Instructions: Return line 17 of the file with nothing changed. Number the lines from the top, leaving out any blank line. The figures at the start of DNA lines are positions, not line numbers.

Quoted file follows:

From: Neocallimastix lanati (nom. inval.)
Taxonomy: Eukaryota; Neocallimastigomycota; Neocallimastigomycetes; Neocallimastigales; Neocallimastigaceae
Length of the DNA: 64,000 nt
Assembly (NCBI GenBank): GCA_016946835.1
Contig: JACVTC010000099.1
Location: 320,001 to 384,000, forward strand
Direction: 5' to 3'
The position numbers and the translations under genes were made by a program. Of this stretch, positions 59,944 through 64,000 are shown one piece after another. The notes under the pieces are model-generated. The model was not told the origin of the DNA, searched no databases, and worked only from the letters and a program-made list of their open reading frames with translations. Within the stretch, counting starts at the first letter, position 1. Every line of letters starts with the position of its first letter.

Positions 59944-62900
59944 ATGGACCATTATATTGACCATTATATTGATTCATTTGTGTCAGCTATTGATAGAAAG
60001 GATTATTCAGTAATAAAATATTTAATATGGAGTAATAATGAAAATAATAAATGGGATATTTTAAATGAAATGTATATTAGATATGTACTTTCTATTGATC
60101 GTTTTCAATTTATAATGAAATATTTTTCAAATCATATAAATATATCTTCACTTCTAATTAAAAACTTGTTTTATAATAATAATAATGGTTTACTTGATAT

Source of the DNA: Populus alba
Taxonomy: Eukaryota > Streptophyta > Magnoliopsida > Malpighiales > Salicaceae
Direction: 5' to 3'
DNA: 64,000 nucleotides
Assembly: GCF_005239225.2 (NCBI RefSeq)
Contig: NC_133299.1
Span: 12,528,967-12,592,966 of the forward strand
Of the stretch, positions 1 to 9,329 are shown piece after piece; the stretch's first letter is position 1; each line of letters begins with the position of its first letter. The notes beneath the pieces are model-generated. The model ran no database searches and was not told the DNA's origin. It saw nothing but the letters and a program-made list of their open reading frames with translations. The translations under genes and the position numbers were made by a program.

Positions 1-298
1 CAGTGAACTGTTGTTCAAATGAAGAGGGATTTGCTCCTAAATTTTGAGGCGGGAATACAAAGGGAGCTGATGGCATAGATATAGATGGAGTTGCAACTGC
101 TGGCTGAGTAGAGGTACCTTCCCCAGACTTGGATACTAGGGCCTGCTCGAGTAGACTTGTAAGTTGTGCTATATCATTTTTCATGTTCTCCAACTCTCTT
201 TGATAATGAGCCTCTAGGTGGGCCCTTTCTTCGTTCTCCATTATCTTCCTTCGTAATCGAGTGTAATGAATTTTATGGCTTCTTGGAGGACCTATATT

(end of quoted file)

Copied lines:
Assembly: GCF_005239225.2 (NCBI RefSeq)